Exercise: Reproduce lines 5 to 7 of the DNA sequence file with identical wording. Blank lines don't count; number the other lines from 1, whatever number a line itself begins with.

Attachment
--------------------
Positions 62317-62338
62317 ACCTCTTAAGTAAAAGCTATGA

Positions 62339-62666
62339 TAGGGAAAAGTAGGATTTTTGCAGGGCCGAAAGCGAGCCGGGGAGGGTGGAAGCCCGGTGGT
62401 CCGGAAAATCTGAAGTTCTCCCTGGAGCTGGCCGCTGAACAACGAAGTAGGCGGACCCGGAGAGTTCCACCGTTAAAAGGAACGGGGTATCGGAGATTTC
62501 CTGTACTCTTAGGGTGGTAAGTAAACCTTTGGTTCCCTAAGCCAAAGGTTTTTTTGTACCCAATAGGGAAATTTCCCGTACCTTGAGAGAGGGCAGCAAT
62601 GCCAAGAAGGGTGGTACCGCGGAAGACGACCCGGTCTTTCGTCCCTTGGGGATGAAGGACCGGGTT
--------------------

62401 CCGGAAAATCTGAAGTTCTCCCTGGAGCTGGCCGCTGAACAACGAAGTAGGCGGACCCGGAGAGTTCCACCGTTAAAAGGAACGGGGTATCGGAGATTTC
62501 CTGTACTCTTAGGGTGGTAAGTAAACCTTTGGTTCCCTAAGCCAAAGGTTTTTTTGTACCCAATAGGGAAATTTCCCGTACCTTGAGAGAGGGCAGCAAT
62601 GCCAAGAAGGGTGGTACCGCGGAAGACGACCCGGTCTTTCGTCCCTTGGGGATGAAGGACCGGGTT